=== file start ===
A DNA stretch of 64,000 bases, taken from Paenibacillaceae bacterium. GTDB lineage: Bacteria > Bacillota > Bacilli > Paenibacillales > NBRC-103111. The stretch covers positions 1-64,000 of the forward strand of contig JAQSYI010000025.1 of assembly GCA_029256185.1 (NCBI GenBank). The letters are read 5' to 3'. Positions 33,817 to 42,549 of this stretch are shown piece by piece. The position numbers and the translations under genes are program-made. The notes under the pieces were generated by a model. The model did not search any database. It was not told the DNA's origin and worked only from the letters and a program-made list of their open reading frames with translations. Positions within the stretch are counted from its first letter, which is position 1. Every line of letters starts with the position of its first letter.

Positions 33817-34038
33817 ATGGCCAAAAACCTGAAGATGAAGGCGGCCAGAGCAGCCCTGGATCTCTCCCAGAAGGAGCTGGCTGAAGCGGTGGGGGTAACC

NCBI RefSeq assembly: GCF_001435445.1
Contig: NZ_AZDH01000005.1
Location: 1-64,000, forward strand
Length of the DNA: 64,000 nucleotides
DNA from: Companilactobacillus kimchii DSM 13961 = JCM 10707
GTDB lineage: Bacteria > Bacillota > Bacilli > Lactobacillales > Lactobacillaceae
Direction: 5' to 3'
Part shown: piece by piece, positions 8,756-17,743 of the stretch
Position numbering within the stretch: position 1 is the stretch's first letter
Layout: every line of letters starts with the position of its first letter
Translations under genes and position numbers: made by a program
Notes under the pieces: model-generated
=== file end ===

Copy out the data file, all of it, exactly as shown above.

A DNA stretch of 64,000 bases, taken from Paenibacillaceae bacterium. GTDB lineage: Bacteria > Bacillota > Bacilli > Paenibacillales > NBRC-103111. The stretch covers positions 1-64,000 of the forward strand of contig JAQSYI010000025.1 of assembly GCA_029256185.1 (NCBI GenBank). The letters are read 5' to 3'. Positions 33,817 to 42,549 of this stretch are shown piece by piece. The position numbers and the translations under genes are program-made. The notes under the pieces were generated by a model. The model did not search any database. It was not told the DNA's origin and worked only from the letters and a program-made list of their open reading frames with translations. Positions within the stretch are counted from its first letter, which is position 1. Every line of letters starts with the position of its first letter.

Positions 33817-34038
33817 ATGGCCAAAAACCTGAAGATGAAGGCGGCCAGAGCAGCCCTGGATCTCTCCCAGAAGGAGCTGGCTGAAGCGGTGGGGGTAACC

NCBI RefSeq assembly: GCF_001435445.1
Contig: NZ_AZDH01000005.1
Location: 1-64,000, forward strand
Length of the DNA: 64,000 nucleotides
DNA from: Companilactobacillus kimchii DSM 13961 = JCM 10707
GTDB lineage: Bacteria > Bacillota > Bacilli > Lactobacillales > Lactobacillaceae
Direction: 5' to 3'
Part shown: piece by piece, positions 8,756-17,743 of the stretch
Position numbering within the stretch: position 1 is the stretch's first letter
Layout: every line of letters starts with the position of its first letter
Translations under genes and position numbers: made by a program
Notes under the pieces: model-generated